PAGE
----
Old Maori Road
A shortcut used by locals driving between Luggate and Cromwell in Central Otago, New Zealand is the Old Maori Road. As it crosses the river plain between the Pisa Range and the hills behind Bendigo you get an appreciation of the difficulties that early settlers must have experienced when they first came to the area in the 1800s. It can get very hot and dry here in the summer and cold with snow in the winter.
Today the river valleys and surrounding hills are grazed by sheep which brought prosperity to the area after the departure of the early prospectors in the Bendigo Goldfields. Recently though, grape vines have been planted in the dry gravelly soil as the area has grown in reputation for the Pinot Noir wine that is produced. Some wineries, such as Quartz Reef and Aurora, take their names from old gold mines.
Looking northwest from the Old Maori Road there is a distant view of the Lammermoor Range.
Of Golden Times
The name Bendigo conjures up images of goldmining in the mid to late 1860s in both Victoria, Australia and Central Otago, New Zealand. Bendigo in Central Otago is reached via a loop road some 20 km from Cromwell. Little remains of the once thriving mining settlement where the road crosses a river ford except the ruins of a lone stone cottage beside the new gold of “Central”, grapevines for the developing wine industry.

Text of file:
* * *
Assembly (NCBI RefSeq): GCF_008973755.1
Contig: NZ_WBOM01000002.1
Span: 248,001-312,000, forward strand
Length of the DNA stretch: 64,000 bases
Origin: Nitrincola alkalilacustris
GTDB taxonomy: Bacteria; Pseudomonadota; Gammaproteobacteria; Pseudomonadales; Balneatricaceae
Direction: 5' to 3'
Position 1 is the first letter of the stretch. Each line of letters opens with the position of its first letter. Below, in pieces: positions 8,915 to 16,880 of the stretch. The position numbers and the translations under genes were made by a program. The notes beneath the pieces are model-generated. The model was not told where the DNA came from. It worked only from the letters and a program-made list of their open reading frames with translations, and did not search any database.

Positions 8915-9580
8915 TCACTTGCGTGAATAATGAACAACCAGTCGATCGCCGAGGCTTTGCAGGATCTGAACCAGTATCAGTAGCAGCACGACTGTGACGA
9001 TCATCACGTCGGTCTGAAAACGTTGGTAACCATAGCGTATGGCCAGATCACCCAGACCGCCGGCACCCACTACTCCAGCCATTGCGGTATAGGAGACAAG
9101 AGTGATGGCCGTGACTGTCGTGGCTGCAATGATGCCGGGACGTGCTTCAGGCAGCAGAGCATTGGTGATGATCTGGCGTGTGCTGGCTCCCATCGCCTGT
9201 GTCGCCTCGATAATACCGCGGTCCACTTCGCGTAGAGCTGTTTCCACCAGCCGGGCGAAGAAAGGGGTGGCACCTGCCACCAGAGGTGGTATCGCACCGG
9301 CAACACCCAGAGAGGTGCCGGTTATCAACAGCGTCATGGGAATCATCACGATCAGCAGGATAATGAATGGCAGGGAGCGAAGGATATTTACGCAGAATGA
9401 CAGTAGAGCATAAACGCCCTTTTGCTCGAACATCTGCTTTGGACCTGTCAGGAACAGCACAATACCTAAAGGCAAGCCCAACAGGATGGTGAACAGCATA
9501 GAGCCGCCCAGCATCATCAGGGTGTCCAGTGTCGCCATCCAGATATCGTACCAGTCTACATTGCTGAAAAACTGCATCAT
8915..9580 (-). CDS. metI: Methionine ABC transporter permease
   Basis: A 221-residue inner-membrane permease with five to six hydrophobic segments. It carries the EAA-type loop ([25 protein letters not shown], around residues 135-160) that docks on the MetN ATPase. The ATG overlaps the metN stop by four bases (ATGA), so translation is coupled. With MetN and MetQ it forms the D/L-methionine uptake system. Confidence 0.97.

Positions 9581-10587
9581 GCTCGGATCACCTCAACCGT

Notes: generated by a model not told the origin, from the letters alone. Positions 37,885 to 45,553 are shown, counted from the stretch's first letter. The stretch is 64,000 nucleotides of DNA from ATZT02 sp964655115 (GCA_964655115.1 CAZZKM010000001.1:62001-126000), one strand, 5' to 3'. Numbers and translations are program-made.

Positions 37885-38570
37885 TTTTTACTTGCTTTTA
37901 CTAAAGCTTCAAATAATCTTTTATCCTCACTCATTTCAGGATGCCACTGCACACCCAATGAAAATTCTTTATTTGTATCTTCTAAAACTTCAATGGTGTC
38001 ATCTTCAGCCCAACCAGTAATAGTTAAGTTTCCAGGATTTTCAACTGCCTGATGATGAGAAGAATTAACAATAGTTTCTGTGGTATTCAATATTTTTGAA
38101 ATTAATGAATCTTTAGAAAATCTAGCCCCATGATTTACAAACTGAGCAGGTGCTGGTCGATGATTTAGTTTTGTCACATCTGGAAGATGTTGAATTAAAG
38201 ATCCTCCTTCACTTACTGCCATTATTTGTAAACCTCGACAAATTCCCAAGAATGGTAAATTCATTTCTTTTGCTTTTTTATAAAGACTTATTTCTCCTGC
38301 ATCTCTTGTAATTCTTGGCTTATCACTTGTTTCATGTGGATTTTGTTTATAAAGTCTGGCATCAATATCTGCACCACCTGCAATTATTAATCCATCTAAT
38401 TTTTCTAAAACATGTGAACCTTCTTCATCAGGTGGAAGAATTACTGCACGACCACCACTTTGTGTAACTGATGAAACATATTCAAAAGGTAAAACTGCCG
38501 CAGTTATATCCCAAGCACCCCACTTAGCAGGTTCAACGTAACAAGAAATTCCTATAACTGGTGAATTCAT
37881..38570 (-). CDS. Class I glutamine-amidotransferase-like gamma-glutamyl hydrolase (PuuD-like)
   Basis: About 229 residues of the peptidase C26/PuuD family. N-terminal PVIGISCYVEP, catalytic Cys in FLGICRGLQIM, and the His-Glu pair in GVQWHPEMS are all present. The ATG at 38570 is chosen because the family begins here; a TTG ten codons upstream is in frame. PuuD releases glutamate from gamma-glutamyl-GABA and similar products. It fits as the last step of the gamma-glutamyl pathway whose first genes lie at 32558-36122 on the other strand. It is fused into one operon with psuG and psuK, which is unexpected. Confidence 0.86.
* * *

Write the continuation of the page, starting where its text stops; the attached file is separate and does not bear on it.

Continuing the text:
From Bendigo a narrow gravel single-track road winds up the hill to Logantown, and then Welshtown where some of the best ruins of miners’ stone cottages can be found. Here, above the river valley below, it must have been bitterly cold in winter as southerly winds, driven from the Antarctic, brought snow to these isolated villages.
From Welshtown there are views to the Pisa Range in the west and the Lammermoor Range in the northeast.